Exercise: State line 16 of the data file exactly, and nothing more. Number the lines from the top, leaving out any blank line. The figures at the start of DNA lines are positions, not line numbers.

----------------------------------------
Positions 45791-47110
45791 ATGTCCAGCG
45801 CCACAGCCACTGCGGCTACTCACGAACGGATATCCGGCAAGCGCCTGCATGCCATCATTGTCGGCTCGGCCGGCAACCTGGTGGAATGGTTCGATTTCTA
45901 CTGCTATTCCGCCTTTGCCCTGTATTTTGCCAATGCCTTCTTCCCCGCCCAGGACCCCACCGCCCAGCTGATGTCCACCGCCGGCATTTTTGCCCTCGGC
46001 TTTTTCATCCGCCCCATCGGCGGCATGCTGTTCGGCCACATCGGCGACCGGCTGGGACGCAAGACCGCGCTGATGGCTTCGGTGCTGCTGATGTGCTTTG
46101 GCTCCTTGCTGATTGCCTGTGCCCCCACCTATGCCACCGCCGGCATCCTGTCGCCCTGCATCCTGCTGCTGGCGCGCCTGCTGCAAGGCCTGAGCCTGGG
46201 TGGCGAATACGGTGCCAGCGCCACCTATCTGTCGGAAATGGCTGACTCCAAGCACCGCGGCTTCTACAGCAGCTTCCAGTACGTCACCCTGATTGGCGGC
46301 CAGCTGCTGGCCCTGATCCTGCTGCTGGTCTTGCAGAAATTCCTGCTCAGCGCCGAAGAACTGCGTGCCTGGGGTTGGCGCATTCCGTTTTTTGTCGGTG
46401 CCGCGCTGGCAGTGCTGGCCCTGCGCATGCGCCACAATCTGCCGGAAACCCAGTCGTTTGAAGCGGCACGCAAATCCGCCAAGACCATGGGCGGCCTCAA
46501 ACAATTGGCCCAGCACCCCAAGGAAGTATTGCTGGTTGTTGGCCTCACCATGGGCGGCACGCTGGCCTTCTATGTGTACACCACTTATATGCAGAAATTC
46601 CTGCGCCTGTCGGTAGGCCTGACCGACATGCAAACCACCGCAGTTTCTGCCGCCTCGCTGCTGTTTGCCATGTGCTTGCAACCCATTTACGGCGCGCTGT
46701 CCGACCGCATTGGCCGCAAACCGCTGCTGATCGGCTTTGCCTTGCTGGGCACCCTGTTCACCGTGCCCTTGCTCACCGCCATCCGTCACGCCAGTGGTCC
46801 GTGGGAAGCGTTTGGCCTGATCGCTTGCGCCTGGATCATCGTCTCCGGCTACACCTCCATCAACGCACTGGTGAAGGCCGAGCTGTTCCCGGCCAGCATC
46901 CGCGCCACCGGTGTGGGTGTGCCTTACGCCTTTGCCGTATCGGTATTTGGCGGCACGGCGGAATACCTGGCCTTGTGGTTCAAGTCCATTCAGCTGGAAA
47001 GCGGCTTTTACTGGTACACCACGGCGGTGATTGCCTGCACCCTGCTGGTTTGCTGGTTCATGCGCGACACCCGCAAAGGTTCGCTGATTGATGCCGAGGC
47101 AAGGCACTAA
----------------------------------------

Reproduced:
47101 AAGGCACTAA